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Research article2014Peer reviewed

Localization of the Bacillus subtilis beta-propeller phytase transcripts in nodulated roots of Phaseolus vulgaris supplied with phytate

Maougal, Rim Tinhinen; Bargaz, Adnane; Sahel, Charaf; Amenc, Laurie; Djekoun, Abdelhamid; Plassard, Claude; Drevon, Jean-Jacques


Soil organic phosphorus (Po) such as phytate, which comprises up to 80% of total Po, must be hydrolyzed by specific enzymes called phytases to be used by plants. In contrast to plants, bacteria, such as Bacillus subtilis, have the ability to use phytate as the sole source of P due to the excretion of a beta-propeller phytase (BPP). In order to assess whether the B. subtilis BPP could make P available from phytate for the benefit of a nodulated legume, the P-sensitive recombinant inbred line RIL147 of Phaseolus vulgaris was grown under hydroaeroponic conditions with either 12.5μM phytate (C6H18O24P6) or 75μmol Pi (K2HPO4), and inoculated with Rhizobium tropici CIAT899 alone, or co-inoculated with both B. subtilis DSM 10 and CIAT899. The in situ RT-PCR of BPP genes displayed the most intense fluorescent BPP signal on root tips. Some BPP signal was found inside the root cortex and the endorhizosphere of the root tip, suggesting endophytic bacteria expressing BPP. However, the co-inoculation with B. subtilis was associated with a decrease in plant P content, nodulation and the subsequent plant growth. Such a competitive effect of B. subtilis on P acquisition from phytate in symbiotic nitrogen fixation might be circumvented if the rate of inoculation were reasoned in order to avoid the inhibition of nodulation by excess B. subtilis proliferation. It is concluded that B. subtilis BPP gene is expressed in P. vulgaris rhizosphere.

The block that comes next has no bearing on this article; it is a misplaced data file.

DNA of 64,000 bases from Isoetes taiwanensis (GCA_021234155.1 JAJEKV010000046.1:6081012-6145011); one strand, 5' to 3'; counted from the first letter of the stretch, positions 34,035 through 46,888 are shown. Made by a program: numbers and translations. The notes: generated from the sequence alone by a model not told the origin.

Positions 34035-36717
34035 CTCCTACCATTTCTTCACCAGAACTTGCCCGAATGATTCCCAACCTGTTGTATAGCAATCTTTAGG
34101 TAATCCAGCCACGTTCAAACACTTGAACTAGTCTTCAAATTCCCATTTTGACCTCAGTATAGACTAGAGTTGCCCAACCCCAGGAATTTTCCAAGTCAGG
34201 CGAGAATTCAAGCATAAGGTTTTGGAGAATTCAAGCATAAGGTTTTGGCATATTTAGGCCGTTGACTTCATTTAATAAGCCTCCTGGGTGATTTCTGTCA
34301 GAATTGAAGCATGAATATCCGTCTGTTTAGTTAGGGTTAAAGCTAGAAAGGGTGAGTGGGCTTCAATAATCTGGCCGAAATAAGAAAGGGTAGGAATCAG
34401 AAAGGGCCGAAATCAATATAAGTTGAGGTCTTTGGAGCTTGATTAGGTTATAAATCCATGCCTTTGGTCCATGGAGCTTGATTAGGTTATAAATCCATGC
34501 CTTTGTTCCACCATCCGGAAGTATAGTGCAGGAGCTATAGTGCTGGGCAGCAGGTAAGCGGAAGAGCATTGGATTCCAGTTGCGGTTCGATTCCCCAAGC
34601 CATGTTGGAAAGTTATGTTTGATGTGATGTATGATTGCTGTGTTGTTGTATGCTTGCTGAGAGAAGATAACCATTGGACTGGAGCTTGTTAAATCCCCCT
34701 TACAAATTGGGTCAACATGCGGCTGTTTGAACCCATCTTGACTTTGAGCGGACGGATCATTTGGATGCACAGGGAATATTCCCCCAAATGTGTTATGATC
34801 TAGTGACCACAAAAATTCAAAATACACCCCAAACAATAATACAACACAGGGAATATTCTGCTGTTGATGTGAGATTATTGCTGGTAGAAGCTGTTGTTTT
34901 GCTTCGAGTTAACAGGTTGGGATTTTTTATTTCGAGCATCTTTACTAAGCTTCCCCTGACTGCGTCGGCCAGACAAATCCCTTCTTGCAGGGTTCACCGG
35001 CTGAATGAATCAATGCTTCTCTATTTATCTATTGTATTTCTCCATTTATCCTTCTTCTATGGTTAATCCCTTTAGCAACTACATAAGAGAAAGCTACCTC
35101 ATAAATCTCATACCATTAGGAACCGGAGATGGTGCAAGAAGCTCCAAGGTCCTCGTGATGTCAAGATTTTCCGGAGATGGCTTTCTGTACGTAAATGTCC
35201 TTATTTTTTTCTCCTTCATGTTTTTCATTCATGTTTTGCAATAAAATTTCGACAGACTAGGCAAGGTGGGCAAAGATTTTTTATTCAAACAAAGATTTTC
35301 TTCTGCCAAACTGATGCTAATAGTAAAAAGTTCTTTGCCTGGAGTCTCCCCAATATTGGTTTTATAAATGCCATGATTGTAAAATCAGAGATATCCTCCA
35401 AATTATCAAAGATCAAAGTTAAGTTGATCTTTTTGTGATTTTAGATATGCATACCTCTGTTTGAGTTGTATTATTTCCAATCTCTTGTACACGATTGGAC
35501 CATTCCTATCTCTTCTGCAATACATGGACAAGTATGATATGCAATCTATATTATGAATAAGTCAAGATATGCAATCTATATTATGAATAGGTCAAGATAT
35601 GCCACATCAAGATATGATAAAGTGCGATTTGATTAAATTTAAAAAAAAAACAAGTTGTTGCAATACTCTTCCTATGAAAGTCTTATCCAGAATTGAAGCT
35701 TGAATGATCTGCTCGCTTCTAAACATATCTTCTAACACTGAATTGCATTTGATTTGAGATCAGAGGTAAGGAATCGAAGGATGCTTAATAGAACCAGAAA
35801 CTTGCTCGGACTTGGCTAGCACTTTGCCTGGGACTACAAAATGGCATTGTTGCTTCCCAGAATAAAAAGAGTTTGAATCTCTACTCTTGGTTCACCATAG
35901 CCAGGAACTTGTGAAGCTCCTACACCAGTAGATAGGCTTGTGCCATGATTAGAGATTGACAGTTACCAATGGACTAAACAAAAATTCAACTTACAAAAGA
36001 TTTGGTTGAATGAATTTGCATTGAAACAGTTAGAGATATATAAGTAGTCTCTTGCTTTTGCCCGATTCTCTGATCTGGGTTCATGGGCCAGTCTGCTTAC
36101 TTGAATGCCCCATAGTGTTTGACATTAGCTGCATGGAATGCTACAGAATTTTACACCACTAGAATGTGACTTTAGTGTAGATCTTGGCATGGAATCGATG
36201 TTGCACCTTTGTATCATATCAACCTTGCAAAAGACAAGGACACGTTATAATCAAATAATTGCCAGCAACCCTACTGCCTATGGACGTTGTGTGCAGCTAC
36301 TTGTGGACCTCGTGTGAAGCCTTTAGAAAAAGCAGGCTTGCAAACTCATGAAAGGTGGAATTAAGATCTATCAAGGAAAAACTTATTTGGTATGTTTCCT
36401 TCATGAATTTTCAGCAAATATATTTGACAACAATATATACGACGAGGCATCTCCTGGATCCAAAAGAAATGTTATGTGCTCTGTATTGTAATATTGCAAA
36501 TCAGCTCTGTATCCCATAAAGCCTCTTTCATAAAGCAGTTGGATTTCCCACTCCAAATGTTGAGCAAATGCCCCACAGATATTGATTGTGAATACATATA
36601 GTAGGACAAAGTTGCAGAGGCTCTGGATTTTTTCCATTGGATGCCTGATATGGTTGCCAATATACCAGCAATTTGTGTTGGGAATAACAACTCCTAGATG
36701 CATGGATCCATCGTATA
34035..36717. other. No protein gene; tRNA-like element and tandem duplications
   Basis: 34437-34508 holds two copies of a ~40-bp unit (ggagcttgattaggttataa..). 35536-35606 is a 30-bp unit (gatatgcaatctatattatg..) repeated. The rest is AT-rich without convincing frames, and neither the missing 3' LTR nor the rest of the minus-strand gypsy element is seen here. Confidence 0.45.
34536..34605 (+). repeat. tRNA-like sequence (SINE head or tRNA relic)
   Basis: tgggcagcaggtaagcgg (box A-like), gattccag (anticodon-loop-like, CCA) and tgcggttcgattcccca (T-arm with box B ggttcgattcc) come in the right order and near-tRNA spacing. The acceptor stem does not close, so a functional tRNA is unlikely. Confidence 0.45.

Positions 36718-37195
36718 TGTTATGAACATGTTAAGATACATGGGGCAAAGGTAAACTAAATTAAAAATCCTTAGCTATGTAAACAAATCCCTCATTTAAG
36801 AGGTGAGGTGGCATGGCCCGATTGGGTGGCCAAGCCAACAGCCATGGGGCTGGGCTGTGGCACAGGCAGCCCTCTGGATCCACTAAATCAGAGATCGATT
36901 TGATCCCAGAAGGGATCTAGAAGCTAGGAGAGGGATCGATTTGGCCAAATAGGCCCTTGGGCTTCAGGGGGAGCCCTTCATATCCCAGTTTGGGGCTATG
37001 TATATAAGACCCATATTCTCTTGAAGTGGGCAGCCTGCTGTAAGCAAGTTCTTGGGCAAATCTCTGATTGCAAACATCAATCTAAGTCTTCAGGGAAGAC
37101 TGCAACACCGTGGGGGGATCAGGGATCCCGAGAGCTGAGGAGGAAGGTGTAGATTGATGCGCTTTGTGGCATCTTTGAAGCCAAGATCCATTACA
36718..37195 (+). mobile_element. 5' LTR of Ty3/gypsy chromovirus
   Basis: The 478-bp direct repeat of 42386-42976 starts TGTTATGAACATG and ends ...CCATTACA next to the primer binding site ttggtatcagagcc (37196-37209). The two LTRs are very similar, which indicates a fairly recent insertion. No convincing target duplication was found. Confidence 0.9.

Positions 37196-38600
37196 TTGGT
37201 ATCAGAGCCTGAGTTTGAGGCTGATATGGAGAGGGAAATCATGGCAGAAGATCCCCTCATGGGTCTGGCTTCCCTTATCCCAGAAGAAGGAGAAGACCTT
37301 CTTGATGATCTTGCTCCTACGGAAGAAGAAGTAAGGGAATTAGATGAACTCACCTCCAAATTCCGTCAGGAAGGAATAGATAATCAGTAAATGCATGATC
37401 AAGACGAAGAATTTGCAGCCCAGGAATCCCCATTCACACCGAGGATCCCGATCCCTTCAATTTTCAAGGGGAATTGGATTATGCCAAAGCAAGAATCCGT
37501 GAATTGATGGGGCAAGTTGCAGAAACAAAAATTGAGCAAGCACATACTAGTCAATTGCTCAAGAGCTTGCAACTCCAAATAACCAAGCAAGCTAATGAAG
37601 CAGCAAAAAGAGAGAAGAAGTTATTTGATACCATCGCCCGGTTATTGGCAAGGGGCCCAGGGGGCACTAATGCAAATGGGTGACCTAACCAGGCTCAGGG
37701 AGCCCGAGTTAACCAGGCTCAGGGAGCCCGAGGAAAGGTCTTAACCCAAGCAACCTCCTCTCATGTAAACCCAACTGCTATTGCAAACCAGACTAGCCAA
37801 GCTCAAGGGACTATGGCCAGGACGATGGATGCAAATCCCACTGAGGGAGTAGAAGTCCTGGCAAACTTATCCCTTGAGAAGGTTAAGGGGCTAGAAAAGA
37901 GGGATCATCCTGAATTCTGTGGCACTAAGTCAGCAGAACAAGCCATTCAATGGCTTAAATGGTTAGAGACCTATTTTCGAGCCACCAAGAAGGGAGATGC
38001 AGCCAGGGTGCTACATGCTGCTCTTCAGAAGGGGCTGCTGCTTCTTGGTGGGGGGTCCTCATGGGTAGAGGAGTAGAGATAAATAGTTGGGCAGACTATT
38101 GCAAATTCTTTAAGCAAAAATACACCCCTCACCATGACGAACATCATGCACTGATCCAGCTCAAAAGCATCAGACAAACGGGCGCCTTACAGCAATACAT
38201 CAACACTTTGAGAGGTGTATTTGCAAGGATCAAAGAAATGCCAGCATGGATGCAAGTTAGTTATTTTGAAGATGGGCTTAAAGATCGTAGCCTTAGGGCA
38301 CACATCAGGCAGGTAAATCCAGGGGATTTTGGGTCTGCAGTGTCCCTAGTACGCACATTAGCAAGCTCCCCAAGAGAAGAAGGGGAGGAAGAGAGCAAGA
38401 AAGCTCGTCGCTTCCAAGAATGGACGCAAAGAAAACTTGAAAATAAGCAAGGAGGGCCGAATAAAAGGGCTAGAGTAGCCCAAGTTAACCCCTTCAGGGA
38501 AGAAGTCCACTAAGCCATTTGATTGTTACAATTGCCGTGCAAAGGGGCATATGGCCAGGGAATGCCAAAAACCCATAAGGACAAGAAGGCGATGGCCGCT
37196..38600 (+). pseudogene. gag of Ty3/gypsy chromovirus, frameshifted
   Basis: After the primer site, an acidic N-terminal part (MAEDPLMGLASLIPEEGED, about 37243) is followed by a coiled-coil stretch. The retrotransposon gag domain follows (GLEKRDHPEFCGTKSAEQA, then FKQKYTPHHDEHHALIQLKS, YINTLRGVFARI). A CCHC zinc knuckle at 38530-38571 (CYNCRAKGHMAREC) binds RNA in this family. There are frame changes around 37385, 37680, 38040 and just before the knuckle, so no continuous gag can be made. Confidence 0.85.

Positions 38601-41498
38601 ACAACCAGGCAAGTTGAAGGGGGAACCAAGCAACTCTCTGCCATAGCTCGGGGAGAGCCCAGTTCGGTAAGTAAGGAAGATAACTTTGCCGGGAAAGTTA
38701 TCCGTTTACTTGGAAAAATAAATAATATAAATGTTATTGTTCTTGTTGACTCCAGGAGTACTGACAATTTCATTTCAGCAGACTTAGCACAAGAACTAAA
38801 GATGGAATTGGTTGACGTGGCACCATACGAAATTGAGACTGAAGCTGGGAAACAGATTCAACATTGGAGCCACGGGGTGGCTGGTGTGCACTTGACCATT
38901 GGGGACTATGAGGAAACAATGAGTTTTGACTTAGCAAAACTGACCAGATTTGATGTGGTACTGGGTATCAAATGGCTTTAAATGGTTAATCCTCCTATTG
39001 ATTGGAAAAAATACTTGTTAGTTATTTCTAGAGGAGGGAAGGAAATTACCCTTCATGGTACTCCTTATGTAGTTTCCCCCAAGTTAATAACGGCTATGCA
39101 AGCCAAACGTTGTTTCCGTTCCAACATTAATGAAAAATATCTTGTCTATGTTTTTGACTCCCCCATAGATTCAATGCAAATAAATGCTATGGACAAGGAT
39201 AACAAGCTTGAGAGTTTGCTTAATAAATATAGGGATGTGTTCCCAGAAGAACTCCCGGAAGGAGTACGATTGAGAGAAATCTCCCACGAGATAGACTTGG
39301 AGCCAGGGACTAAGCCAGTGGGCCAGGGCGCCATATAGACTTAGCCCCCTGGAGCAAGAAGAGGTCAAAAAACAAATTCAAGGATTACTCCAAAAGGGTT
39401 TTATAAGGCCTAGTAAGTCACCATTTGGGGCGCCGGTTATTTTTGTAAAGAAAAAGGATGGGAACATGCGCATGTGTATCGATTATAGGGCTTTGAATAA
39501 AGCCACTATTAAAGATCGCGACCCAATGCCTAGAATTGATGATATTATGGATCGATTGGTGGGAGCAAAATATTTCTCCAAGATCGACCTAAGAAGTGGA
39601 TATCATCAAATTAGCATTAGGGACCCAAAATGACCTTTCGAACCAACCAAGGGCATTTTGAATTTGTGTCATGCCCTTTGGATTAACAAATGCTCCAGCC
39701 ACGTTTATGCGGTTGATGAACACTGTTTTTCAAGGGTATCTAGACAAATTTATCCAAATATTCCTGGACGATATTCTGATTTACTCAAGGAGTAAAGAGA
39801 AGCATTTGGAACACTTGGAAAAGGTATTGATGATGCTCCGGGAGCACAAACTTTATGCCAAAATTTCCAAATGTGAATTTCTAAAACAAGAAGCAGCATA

P nutrition; Inoculation; Rhizobia; Symbiosis; Nodulation; Hydroaeroponic conditions; In situ RT-PCR

Published in

2014, Volume: 239, number: 4, pages: 901-908

    UKÄ Subject classification

    Plant Biotechnology

    Publication identifier


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